Thanks to a grant received from the Vermont Department of Corrections, South Burlington has a new Community Justice Center (CJC), and its positive impact is already apparent.
South Burlington’s CJC is one of only thirteen such programs in Vermont, explained Lisa Bedinger, CJC coordinator. According to the Vermont Center for Crime Victim Services, CJCs “offer volunteer, citizen-delivered restorative processes as a first step for dealing with conflict and lower levels of crime before resorting to the traditional court process.” South Burlington’s CJC’s work, Ms. Bedinger added, will revolve around overseeing the well-established South Burlington Reparative Boards, holding Restorative Conferences, supporting victims of crimes, and adding services as the center grows.
Ms. Bedinger, who holds a Master’s degree in Mediation and Applied Conflict Studies from Woodbury College, originally worked professionally in the nonprofit world as a financial and business manager. Her draw to Woodbury’s program stemmed from her interest in “working with people where they stay in charge of the decisions that are made. Community Justice Centers are based on this idea. The people involved in a restorative justice process, both those who caused the harm and those who were affected, know what will work for them, and those types of solutions are often better than solutions imposed from the outside.”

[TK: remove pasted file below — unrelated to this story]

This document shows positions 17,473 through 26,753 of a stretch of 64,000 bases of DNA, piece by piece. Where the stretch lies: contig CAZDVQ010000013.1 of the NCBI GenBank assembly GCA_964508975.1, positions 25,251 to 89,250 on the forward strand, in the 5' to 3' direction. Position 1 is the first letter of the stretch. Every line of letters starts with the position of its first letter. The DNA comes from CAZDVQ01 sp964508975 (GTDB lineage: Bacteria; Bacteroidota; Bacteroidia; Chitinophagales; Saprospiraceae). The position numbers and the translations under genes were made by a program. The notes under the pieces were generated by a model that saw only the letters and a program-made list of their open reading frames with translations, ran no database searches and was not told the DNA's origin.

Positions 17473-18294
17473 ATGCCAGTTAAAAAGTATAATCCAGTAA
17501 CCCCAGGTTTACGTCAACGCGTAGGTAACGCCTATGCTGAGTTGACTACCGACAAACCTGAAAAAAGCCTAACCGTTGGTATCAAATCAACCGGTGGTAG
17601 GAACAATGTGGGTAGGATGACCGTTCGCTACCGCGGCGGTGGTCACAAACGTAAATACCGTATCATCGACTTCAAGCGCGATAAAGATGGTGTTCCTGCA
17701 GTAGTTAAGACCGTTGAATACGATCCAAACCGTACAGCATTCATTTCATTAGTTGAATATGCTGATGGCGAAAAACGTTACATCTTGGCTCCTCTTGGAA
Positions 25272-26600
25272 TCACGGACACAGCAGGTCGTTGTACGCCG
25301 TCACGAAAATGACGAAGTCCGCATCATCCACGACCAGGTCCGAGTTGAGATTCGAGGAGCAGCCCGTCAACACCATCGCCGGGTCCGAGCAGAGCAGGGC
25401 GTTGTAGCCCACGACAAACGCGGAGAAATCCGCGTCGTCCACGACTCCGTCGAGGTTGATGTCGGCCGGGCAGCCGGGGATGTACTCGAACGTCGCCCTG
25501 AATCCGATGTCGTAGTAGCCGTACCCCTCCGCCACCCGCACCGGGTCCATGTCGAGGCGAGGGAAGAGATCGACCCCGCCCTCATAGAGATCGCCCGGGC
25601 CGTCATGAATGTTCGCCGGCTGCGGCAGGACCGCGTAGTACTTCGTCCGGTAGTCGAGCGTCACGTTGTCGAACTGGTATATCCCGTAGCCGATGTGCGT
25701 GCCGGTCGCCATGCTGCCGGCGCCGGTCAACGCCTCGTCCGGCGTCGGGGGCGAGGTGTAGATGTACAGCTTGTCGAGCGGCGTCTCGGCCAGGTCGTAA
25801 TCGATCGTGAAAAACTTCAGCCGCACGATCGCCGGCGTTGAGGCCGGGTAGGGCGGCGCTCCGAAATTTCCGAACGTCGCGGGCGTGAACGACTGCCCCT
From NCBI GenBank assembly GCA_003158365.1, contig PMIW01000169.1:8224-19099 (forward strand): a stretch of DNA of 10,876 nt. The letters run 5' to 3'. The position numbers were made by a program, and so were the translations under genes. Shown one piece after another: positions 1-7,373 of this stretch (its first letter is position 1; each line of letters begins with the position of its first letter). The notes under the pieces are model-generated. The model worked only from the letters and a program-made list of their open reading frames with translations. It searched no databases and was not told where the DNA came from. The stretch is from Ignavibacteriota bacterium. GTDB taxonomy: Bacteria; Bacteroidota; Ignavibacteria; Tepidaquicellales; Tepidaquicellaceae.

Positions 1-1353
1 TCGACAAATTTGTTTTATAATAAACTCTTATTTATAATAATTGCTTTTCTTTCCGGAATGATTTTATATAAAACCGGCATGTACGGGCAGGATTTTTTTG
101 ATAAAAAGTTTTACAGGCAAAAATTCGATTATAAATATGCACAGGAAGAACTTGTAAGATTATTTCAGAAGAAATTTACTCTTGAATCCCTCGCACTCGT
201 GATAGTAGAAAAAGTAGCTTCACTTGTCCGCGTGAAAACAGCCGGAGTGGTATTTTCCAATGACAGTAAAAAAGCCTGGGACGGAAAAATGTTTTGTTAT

Ms. Bedinger deeply values the work of the South Burlington Reparative Boards, noting that the restorative justice approach of the Boards “lets people address their mistakes in a direct way to repair damage and still allows them to be restored back into the community.”
“The three South Burlington Reparative Boards are run and facilitated by a total of seventeen volunteers,” she continued, adding that Board members range in age “from in their teens to in their 70s” and that she will continue to seek volunteers for the Boards as other programs of the CJC grow.
Through the support of the City Council and city manager, the CJC has become a division of the South Burlington Police Department. South Burlington Chief of Police Trevor Whipple captured the gratitude many feel about this next step for the community: “The City of South Burlington is fortunate to have a newly established Community Justice Center. The ability to address criminal, disorder and quality of life issues at the community level brings incredible value to the process. Outcomes from restorative justice practices are frequently more successful, meaningful, and lasting than the more traditional criminal justice system.”
For more information about the South Burlington Community Justice Center, please contact Coordinator Lisa Bedinger at 846-4215.
SOURCE: Susie Merrick, Contributor